IVGID candidates talk community needs, concerns at forum

Miranda Jacobson /
The four candidates were given two minutes to answer the pre-written questions, and three minutes to answer audience questions. The forum ended with five minutes for each candidate to make closing statements.
Miranda Jacobson/Tahoe Daily Tribune

INCLINE VILLAGE, Nev. — Candidates for the general improvement district’s Board of Directors appeared Thursday, Oct. 13, to discuss issues at a forum held at the Chateau in Incline Village.

The forum was hosted by the Incline Village Crystal Bay Community and Business Association to help community members hear from candidates prior to early voting which began Saturday, Oct. 22. 

There are currently two seats up for election, with Trustees Kendra Wong and Chair Tim Callicrate serving their last few months on the board this year. The candidates include Gail Krolick, Yolanda Knaak, David Noble and Ray Tulloch, who were all present for the forum. 

Each candidate was given two minutes to respond to four pre-written questions that revolved around matters in the community related to and not related to IVGID in order to give voters a better understanding of who they would potentially vote for. 

The first questions asked each candidate to describe what they felt was the most important problem the community is facing and what solutions to that problem might look like. 

Krolick believes workforce and affordable housing in the area is a pressing need for the community, and although it is a limited scope of control for IVGID, thinks it’s possible to find some solutions. 

“While this is not an IVGID purview I think this is something that IVGID can certainly be in partnership with developers such as the new developer that is revitalizing the old Tahoe Biltmore site,” said Krolick. “What can IVGID do for its own employees or its own workforce housing?” 

David Noble felt that the utility infrastructure of the district is the most pressing issue that the board needs to press forward on. 

The candidate forum was full of community members with questions for the potential trustees. Everyone in the audience had the chance to write down a question which would hopefully be asked at the end of the forum.
Miranda Jacobson/Tahoe Daily Tribune

“We’ve got the effluent pipeline that we’ve know is failing for at least the last 15 years, the Beach House, and Snowflake Lodge, which are long past their useful lives,” said Noble. “While it’s easy to Monday morning quarterback and say it should have been done a long time ago, the fact of the matter is it hasn’t been done yet … We need to pivot and address concerns, but continue to move forward and make sure that those facilities are updated or straight and rebuilt to the satisfaction of this community. This is a world class community, but the facilities are far from first grade.”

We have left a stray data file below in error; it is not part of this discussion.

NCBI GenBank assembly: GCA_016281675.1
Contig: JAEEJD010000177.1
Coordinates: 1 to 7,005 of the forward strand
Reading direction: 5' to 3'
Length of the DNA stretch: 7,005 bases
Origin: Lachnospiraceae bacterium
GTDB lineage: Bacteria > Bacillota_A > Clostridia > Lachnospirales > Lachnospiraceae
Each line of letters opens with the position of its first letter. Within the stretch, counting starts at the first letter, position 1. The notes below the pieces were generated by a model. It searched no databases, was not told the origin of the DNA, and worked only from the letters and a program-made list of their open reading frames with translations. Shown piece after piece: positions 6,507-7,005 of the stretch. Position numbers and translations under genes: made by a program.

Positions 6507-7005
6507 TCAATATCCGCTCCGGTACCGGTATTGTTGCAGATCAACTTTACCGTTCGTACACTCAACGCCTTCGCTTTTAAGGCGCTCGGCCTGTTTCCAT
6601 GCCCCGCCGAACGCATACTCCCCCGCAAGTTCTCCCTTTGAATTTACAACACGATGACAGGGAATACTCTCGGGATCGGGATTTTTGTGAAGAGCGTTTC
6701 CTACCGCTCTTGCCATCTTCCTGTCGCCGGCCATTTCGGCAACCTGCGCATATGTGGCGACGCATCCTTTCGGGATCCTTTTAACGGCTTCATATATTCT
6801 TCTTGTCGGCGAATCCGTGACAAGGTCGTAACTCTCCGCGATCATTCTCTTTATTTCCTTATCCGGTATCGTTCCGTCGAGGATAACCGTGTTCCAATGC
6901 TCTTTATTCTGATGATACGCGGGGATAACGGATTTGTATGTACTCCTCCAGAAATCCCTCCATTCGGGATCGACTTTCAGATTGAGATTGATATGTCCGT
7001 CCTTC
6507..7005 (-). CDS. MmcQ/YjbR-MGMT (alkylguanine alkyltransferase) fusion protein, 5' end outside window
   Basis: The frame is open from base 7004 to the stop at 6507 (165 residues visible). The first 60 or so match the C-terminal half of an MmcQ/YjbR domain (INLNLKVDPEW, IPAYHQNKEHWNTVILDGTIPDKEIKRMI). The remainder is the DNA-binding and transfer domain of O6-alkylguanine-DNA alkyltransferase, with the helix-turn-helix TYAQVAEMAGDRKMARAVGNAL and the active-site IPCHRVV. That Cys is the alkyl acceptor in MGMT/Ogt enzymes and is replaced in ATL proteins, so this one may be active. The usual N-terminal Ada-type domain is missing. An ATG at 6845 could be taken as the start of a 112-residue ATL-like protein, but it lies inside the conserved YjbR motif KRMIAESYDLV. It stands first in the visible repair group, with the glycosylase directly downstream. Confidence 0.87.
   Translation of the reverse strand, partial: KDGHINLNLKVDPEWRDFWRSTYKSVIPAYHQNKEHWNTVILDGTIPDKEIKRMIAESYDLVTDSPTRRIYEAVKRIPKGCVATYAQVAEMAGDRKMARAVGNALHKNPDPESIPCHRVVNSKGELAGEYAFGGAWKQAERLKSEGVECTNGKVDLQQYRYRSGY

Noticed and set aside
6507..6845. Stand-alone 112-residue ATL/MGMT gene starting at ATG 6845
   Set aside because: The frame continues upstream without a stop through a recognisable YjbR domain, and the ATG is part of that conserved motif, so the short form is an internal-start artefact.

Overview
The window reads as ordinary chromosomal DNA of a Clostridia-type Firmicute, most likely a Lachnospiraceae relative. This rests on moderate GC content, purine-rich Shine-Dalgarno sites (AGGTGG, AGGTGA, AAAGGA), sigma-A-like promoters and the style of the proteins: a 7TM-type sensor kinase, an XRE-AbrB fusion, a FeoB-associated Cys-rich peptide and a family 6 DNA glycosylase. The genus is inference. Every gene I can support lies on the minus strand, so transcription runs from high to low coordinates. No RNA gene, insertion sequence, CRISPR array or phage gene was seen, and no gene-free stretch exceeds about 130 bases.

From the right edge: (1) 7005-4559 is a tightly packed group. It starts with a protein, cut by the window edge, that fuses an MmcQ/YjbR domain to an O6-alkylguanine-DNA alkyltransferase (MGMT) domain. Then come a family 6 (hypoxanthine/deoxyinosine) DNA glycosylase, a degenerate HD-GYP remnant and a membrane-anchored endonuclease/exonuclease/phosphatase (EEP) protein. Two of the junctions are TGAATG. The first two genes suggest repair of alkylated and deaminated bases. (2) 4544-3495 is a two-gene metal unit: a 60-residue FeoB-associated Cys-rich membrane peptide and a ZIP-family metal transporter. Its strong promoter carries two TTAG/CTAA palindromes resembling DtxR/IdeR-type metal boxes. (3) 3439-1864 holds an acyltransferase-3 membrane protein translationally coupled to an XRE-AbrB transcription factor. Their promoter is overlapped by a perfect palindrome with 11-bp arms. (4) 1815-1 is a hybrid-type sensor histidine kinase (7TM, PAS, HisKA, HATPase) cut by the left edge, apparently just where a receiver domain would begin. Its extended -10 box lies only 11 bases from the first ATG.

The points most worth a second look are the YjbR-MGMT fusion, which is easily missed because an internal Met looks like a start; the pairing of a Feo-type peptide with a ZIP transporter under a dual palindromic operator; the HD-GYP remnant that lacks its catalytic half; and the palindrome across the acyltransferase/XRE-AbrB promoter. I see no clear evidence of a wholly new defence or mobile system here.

Ray Tulloch believed that the biggest problem addressing the community was lack of clear communication among board members and community members, and the importance of listening to all voices in the community. 

“It’s very obvious from the rec center debate that the public’s business must be conducted in public, not in backroom deals,” said Tulloch. “All trustees and the public should be entitled to receive the same information. We need to restore public trust that all dealings are transparent … We need to make sure we’re investing for the benefit of the community and prioritize community access first and foremost.” 

Knaak agreed with Tulloch on the need for the community to come together in order to truly get work done for the district. 

“The first thing on my platform is to bring people together through positive and respectful communication,” said Knaak. “The second thing is the effluent pipeline.” 

Other questions asked of the candidates throughout the forum included how candidates would make board meetings more efficient and work with trustees, what experience each candidate had in areas such as real estate, finance, accounting, and sustainable tourism that would help them inform their decisions as board members. 

The last question before audience questions and closing statements was centered around bringing the Diamond Peak Master Plan, which is supported by community, IVGID staff, and trustees, to fruition. 

A large point of conversation revolved around Snowflake Lodge, which many of the candidates agreed needed to be seriously upgraded in order to bring a better experience to the mountain. 

“I think priority No. 1 for Diamond Peak is Snowflake Lodge,” said Noble. “That structure is long past its useful life. The initial drawings for the Snowflake Lodge look encouraging.” 

Other points brought up by candidates included the need for improvement of the Lakeview Life, solving staffing issues, increasing safety on Ski Way leading into the ski area and the actual entrance, and ensuring snow making capabilities. 

Tulloch brought up the point that there is a main priority at Diamond Peak none of the other candidates mentioned. 

“The key priority for diving deep must be to ensure we get a renewal of the Forest Service lease, which expires at the end of next year,” said Tulloch. “Without that, we’re dead in the water.” 

To watch the forum, visit

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